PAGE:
Michael Frachetti, Assoc. Professor, Dept. of Anthropology, Washington University, St. Louis
“Bronze Age Inhabitation, Mobility, and Displacement among the first farming herders of highland Inner Asia: case studies from Eastern Kazakhstan”
Thursday, Jan. 29, 2015 at 5 p.m. (note new time)
Stanford Archaeology Center, Bldg. 500, 488 Escondido Mall (behind the Main Quad’s Memorial Church, towards the clock tower)
The discovery of the earliest known domestic grains and the first evidence for the integration of farming, recently documented at multi-period campsites built by nomadic pastoralists over 4000 years, was found by the Dzhungar Mountains Archaeology project in eastern Kazakhstan. These discoveries allow us to revise our understanding of Bronze Age economic strategies across Eurasia, indicating inter-regional engagement and participation.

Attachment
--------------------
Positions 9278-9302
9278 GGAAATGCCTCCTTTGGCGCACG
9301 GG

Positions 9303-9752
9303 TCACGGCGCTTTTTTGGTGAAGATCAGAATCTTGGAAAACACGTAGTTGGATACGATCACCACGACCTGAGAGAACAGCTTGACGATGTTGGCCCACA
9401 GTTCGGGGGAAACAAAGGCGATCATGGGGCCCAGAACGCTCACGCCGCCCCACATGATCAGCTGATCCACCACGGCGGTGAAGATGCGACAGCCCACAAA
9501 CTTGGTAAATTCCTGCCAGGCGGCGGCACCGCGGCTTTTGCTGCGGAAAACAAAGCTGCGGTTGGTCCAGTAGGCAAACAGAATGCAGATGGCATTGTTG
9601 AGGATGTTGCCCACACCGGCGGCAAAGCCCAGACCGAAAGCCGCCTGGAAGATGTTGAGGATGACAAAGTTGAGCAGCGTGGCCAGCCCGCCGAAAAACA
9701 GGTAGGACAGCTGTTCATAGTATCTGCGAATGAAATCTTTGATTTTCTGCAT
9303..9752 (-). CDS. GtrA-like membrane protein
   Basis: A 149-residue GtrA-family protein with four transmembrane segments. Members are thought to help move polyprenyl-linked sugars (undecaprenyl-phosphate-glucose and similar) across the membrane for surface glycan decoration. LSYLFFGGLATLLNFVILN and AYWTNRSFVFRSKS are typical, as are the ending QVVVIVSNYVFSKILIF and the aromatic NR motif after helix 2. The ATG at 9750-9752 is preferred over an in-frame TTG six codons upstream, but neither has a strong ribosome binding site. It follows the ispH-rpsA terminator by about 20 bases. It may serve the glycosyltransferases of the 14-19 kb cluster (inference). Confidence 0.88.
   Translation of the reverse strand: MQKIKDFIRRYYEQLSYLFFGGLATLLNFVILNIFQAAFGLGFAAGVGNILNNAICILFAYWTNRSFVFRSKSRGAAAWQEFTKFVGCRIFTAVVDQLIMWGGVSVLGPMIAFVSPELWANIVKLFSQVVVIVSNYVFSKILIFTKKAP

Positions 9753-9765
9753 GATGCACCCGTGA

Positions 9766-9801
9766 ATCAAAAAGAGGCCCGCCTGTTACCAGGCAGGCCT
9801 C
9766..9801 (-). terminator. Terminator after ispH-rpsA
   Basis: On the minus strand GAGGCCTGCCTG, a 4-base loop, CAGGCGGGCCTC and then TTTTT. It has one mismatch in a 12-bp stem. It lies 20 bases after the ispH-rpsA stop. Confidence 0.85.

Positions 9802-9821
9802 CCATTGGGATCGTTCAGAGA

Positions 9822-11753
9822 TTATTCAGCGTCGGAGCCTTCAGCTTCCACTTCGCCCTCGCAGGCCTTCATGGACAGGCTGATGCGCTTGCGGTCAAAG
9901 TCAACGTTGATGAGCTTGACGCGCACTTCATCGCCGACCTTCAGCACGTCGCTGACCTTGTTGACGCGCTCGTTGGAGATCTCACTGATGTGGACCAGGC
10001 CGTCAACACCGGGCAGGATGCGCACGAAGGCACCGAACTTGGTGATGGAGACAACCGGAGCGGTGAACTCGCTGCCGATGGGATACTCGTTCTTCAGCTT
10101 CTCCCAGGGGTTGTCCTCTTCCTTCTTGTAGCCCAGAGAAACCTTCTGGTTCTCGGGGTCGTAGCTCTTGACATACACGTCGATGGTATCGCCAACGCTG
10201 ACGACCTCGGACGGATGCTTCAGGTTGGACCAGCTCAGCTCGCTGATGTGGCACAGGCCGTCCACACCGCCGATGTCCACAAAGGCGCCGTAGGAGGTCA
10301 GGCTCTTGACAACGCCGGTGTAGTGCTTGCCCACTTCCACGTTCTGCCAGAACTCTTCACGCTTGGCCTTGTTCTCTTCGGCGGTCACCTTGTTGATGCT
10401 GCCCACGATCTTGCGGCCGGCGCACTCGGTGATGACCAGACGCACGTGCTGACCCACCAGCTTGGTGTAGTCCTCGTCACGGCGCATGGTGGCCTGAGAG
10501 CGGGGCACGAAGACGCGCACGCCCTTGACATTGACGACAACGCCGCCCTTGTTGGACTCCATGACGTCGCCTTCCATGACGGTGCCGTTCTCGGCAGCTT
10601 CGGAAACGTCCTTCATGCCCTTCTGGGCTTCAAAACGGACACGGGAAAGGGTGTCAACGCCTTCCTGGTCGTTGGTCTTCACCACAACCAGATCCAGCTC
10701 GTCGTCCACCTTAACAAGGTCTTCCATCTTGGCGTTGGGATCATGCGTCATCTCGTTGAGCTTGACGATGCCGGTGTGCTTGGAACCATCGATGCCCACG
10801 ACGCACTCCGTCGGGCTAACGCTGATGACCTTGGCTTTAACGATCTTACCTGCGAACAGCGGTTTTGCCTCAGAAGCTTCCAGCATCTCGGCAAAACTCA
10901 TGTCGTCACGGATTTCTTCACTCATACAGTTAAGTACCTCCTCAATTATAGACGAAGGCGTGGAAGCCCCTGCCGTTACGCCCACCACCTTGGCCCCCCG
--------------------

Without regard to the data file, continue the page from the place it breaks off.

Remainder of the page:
Michael Frachetti’s research focuses on the dynamic strategies of nomadic societies living in the steppes, mountains, and deserts of Central and Eastern Eurasia, from prehistory to more recent times. He is author of Pastoralist Landscapes and Social interaction in Bronze Age Eurasia (UC Press, 2008).
Co-sponsored by the Silk Road Foundation, Archaeology Center, and Stanford Humanities Center